Nov 132012
 
 November 13, 2012  Surveillance, U.S.

As a privacy advocate, you might have expected me to blog about the Broadwell-Petraeus-Kelley-Allen scandal, with emphasis on the federal govt’s ability or legal authority to snoop through the records of people who seemingly have committed no crime.

So how did the FBI get authorization to snoop? Well, it turns out that they really didn’t much authorization, and what they did need is all too easy to acquire.

Kade Ellis has a great write-up on PrivacySOS about how unfettered access endangers all of us. She’s preaching to the privacy choir, though, as we already know that we want a probable cause warrant standard for a lot of things where no warrant is currently required.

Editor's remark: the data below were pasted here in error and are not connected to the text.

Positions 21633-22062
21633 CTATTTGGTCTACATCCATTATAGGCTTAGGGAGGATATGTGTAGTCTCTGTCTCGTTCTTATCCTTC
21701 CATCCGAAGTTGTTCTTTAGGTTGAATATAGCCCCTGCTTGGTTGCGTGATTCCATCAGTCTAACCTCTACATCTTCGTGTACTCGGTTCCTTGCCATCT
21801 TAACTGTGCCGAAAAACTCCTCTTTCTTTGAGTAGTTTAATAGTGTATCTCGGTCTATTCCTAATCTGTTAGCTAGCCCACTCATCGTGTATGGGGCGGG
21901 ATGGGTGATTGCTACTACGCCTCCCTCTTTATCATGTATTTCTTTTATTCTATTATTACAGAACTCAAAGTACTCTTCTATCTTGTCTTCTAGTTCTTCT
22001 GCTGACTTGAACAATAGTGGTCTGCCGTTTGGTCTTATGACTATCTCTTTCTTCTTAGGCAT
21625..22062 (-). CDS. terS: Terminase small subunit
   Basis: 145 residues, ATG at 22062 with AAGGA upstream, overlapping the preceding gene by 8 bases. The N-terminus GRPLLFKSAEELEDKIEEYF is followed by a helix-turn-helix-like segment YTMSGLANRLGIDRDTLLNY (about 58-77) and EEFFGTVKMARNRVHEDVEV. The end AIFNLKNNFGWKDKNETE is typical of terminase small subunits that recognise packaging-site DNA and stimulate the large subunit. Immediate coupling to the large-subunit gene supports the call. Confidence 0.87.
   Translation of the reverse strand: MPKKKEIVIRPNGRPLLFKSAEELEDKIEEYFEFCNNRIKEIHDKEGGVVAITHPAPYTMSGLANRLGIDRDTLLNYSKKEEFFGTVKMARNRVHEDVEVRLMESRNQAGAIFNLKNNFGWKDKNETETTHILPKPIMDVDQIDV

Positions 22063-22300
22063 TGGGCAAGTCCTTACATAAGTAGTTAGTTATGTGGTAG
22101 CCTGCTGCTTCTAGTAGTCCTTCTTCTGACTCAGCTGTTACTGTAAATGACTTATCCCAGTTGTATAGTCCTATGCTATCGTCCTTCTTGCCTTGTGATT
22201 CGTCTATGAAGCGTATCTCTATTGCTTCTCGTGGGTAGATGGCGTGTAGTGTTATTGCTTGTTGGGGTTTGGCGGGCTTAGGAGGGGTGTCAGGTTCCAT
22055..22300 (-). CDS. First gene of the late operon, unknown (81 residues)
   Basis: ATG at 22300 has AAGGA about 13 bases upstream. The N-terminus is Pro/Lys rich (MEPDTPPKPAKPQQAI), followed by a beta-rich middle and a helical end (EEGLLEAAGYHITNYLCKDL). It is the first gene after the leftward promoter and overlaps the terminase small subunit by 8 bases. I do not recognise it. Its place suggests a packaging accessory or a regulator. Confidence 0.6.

Keep in mind that this whole sordid affair only came out because someone in the FBI did a friend a favor when there was no clear legal justification for the FBI to get involved at all.

So whom do you know who has a friend in the FBI who could start an investigation of you? Are you okay with the FBI accessing your email accounts when you’ve done nothing illegal?

Will Congress hear us now?  Will they start to worry about the privacy of their own accounts? One can only hope, but frankly, I’m not particularly optimistic that this scandal will lead to more protective legislation.  I’d love to be proven wrong.

 

 

 

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